Review: HTC Evo 4G
The HTC Evo 4G is a very good phone, but more than that it's a sign of things to come. If Sprint had released the device without WiMAX, it would still be a top-notch smartphone, but 4G networking gives the Evo 4G even more potential. Unfortunately, my experience with the Sprint 4G network was less than satisfactory.
When it worked well, Sprint's 4G network offered fast, high quality video streaming from YouTube, faster Web browsing and, eventually, even video conferencing, a first for a device in the U.S. But most of the time it did not work well, and it couldn't even top the 3G speeds I saw on my Google Nexus One. Sprint says this will gradually improve, but until the WiMAX network is reliably much faster than the 3G options out there, does Sprint have a right to charge $10 extra per month for the privilege of using the HTC Evo 4G? It's a catch 22, since more revenue means a better network down the road, but the network isn't good enough to be worth the extra money yet.
In any case, the HTC Evo 4G stands on its own as a great smartphone. For basic calling features, especially the rich, detailed address book with all its social networking extras, the Evo 4G is the best in its class. It's fast and responsive all around, and I love the HTC Sense interface design. The phone browses the Web like the best phones on the market, and even Flash Lite can't keep this phone down. Music and multimedia features could use more advanced features, but even without the bells and whistles music sounded great and videos were fun to watch on the gigantic screen.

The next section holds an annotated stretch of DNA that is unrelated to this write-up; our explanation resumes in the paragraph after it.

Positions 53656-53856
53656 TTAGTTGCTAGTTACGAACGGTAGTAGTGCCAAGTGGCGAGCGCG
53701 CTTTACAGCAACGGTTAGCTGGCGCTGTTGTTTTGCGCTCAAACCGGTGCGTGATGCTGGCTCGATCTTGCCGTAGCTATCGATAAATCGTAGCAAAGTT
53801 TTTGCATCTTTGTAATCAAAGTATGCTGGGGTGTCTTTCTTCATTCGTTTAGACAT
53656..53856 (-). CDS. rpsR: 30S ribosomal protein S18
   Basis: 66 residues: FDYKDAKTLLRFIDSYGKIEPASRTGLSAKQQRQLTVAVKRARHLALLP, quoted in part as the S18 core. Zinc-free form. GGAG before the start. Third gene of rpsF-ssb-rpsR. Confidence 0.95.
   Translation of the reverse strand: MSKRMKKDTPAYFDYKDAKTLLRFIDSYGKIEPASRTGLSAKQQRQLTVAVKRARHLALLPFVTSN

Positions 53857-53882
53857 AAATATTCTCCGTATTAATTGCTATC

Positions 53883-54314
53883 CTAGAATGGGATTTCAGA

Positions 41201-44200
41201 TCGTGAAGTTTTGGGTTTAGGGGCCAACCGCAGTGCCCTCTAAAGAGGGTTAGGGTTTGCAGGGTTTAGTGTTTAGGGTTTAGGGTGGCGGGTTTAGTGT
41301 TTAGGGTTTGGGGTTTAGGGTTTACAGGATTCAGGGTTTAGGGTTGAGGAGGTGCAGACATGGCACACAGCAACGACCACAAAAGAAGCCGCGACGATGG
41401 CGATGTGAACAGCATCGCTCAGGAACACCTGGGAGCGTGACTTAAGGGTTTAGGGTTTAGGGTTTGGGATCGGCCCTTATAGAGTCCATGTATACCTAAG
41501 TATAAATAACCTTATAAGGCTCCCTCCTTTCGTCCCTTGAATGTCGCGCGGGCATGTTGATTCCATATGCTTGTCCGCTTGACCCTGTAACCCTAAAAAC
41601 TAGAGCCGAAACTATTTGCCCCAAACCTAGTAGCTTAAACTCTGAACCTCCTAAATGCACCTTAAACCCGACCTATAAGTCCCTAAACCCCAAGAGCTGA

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If I could improve the phone, I'd work on the high definition video recording to improve video quality. I might also tweak the auto correct feature on the software keyboard. The QWERTY is great, with some convenient shortcuts, but it still couldn't save my hasty fingers from making mistakes.
If you're in a strong WiMAX coverage area, the HTC Evo 4G is a no-brainer. Go buy it right away. If coverage is more spotty, as it is in my area, the Evo 4G is still a great choice, and it will probably get better in time, but that monthly bill is going to be a bitter pill you'll have to swallow to enjoy the benefits this phone offers.
Skype Expands Video Chat Feature to More Androids
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Skype has provided an update to its Android application that adds the video chatting feature to a large number of new Android handsets. Skype notes that Gingerbread is required to use the video chat feature, so owners of the following phones are encouraged to make sure their system is up to date.
Hulu Expands Android Handset Compatibility
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YouTube today announced YouTube Premium and YouTube Music, services that replace YouTube Red and YT Music, respectively. Moving forward, YouTube Premium will be the video site's top-tier service, offering originals, ad-free play, background play, and downloads across YouTube.